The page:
WILLIAMSTOWN - The 69th annual Williamstown Volunteer Fire Department's Ice Cream Social got off to a soggy start Friday evening in Tomlinson Park.
"It seems to rain every year, but we won't ever change it because people count on us to do this the same time every year," said fire Chief J.L. Dean.
Because the social has always been held on the third Friday of July, Williamstown High School graduating classes holding reunions traditionally do them the same weekend.
Bill Murphy, right, and Jack and Nancy Jones, all of Williamstown, hold umbrellas over themselves against the rain during the 69th annual Williamstown Volunteer Fire Department’s Ice Cream Social Friday evening in Tomlinson Park. (Photo by Jolene Craig)
Chris Clare, a Williamstown volunteer firefighter, places a fresh scoop of ice cream on a plate of cake during the ice cream social. (Photo by Jolene Craig)
J.J. Dimit, 6, of Williamstown eats ice cream and cake at the Williamstown Volunteer Fire Department’s Ice Cream Social Friday while huddled under a shelter and wearing a rain jacket. (Photo by?Jolene Craig)
"So, of course, we've got some pretty dedicated people," Dean said.
Three of those dedicated ice cream social attendees were Bill Murphy and Jack and Nancy Jones, who huddled under umbrellas at the condiments table to prepare their hot dogs the way they liked.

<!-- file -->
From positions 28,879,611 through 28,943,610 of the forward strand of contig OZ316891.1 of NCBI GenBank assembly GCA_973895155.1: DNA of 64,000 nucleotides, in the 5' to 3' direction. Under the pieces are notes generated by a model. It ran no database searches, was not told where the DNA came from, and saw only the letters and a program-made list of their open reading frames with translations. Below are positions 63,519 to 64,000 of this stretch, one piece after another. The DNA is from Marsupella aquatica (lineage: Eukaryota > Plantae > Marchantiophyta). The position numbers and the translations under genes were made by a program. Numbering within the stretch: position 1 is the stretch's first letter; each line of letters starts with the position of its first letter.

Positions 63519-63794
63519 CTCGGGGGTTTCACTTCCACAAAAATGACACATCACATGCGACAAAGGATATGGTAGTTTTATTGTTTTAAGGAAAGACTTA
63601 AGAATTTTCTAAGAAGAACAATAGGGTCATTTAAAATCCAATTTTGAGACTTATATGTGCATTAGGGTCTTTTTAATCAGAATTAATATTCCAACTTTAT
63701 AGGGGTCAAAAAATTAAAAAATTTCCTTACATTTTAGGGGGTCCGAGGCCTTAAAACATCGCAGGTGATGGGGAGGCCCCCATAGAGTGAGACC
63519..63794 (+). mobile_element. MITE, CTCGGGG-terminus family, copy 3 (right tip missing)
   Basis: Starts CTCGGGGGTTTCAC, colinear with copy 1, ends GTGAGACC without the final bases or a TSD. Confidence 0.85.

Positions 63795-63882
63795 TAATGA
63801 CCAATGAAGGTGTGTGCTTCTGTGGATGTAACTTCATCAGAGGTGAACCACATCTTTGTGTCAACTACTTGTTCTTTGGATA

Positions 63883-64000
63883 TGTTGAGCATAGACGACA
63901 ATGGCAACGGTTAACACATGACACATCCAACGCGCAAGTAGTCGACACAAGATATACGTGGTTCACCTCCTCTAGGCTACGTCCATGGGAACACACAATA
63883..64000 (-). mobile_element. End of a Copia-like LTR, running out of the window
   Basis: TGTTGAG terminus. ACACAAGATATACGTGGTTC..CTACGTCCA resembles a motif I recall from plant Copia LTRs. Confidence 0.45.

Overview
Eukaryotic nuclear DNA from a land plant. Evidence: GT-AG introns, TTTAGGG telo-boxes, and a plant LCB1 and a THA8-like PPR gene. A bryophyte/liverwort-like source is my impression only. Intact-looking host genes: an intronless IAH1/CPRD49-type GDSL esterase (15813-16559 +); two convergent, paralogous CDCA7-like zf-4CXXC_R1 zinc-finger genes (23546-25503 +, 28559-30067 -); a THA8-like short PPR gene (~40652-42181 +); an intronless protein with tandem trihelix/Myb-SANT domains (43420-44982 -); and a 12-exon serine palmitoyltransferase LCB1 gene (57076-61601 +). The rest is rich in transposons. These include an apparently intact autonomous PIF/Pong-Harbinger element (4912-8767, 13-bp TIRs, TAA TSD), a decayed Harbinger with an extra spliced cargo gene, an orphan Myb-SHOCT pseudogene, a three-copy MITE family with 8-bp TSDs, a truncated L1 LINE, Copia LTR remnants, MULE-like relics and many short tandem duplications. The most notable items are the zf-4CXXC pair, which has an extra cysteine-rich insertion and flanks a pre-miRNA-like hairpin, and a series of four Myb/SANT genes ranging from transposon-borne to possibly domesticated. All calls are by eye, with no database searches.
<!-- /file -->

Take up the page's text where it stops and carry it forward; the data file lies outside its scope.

"We support the Williamstown Volunteer Fire Department rain or shine," said Nancy Jones.
"I come every year and would never think of staying home just because it is raining," Murphy said.
Despite the rain, many people huddled under umbrellas, rain jackets and trees to stay dry as they waited for hot dogs to be cooked and ice cream to be scooped.
Dean said the firefighters and other volunteers hoped to dish out more than 135 gallons of vanilla ice cream, along with hot dogs, chips, popcorn and homemade cakes and pies. The dozens of cakes and pies for sale were donated by members of the community.
The ice cream social is the largest fundraiser for the more than 100-year-old department. Money from the event will help the department purchase equipment and upgrade programs.
Last year's social brought in between $7,000 and $8,000 and as much was expected to be raised this year.
"We make sure every penny we get through the social goes back to the community," said Dean.
While some money is raised from the sale of the ice cream and food, Dean said the majority comes from donations.
"People don't always come to the social for the ice cream," he said. "A lot of times people will come and give us a check as a donation as they are paying for their hot dog and pie and many just stop by the station and help out."